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conroe uses ddr2 or ddr?

Discussion in 'CPUs' started by Vegeta, 2 May 2006.

  1. Vegeta

    Soldato

    Joined: 6 Nov 2004

    Posts: 5,762

    I know this is a stupid question and it probably is DDR2 but it might not, so does a conroe use ddr2 or ddr?
     
  2. FirebarUK

    Soldato

    Joined: 9 Dec 2004

    Posts: 5,632

    Location: Dorset

    DDR2. DDR was ditched by new Intel chips/chipsets quite a while ago.
     
  3. Vegeta

    Soldato

    Joined: 6 Nov 2004

    Posts: 5,762

    Is there anypoint in me getting 2gb now and a opteron when I have a venice and 1gb, when in a few months time I can get a conroe and 2gb of ddr2? As this will be a lot better chip and conroes will be cheap?
     
  4. FirebarUK

    Soldato

    Joined: 9 Dec 2004

    Posts: 5,632

    Location: Dorset

    I wouldn't bother.

    Personally I had an X2 4400+ and bought a cheap Pentium D along with some nice DDR2-800 and an Abit LG-81. When Conroe comes I plan on ditching the board and chip and keeping the memory.
     
  5. Vegeta

    Soldato

    Joined: 6 Nov 2004

    Posts: 5,762

    Yeah your probably right, once the conroe is out i'll probably be keepig it for a while.
     
  6. Goody_GTI

    Wise Guy

    Joined: 20 Mar 2006

    Posts: 2,494

    Location: Nottingham

    This may also be a stupid question :p Will conroe be dual or single core? - or will there be an option of either?
     
  7. harris1986

    Mobster

    Joined: 4 Aug 2005

    Posts: 2,684

    afaik conroe is dual core, Firebar have you noticed much of a performance change from going to the pentium D from your x2 4400+? as i was thinking of doing this in preporation for conroe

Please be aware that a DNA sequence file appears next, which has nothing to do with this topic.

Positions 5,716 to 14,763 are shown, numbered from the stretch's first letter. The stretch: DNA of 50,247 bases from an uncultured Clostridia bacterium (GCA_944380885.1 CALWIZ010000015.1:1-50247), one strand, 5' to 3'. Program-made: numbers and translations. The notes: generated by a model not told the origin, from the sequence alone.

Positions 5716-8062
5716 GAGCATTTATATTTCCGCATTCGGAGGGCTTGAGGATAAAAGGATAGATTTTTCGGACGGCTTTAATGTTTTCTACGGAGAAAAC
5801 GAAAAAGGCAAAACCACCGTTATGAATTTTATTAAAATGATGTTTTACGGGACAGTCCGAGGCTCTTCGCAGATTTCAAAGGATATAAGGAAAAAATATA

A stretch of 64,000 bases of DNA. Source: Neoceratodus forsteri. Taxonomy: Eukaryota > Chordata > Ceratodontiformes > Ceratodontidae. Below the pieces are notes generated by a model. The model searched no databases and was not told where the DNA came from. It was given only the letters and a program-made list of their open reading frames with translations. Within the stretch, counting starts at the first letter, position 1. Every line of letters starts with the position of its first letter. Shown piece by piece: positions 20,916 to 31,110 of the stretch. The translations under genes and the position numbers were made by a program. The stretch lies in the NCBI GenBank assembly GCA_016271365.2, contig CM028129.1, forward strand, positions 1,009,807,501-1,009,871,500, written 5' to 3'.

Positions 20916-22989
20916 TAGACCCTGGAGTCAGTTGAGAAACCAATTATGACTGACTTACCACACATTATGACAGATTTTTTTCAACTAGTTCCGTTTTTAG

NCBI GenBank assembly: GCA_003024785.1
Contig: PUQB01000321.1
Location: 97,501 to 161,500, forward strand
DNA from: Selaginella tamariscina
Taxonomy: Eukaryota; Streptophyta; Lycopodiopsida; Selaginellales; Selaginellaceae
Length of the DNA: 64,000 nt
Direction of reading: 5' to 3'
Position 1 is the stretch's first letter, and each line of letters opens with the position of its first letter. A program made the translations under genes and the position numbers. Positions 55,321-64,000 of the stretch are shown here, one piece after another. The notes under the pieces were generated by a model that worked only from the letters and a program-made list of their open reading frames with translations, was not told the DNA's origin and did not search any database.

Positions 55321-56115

8. turbotoaster

    Wise Guy

    Joined: 29 Dec 2005

    Posts: 1,194

    i think cnroe is a dual core version of yonah, though there are tails on xs that it will be fsb limited, cant see it myself though

    by the way a yonah ran 1M suoer pi on 15.9 seconds, thats shifting for a celeron!!!
     
  9. NathanE

    Capodecina

    Joined: 21 Oct 2002

    Posts: 18,022

    Location: London & Singapore

    Yonah is dual core already. Yonah is not a Celeron, it is Intel's currently fastest chip. Although they don't promote it like that. Conroe is not just a reworked Yonah, it is a whole new architecture (called "Core") that is built from parts of both the P6 and NetBurst architectures that have both served Intel so well.
     
  10. Corasik

    Soldato

    Joined: 5 Jan 2003

    Posts: 5,002

    Location: West Midlands

    Yohan, Core Solo/Core Duo, are 32bit processors, with a 3 issue core (can run up to 3 instructions in parallel, and 64bit bit wide SSE (so has to make 2 64bit micro-ops for every 128bit SSE instruction), available in single, and dual core versions.

    Conroe is a 64bit processor (EM64T), with a 4 issue core, +macro-op fusion, which means it can perform upto 4 instructions in parallel, but even 5 if one of them is compatible with the macro-op fusion. Conroe has full 128bit datapaths to the SSE units, so it can send single 128bit micro-ops instead of 2x64bit ones. Also available in single and dual core versions, but the single cores appear to be limited to lower clock speeds and slower fsb.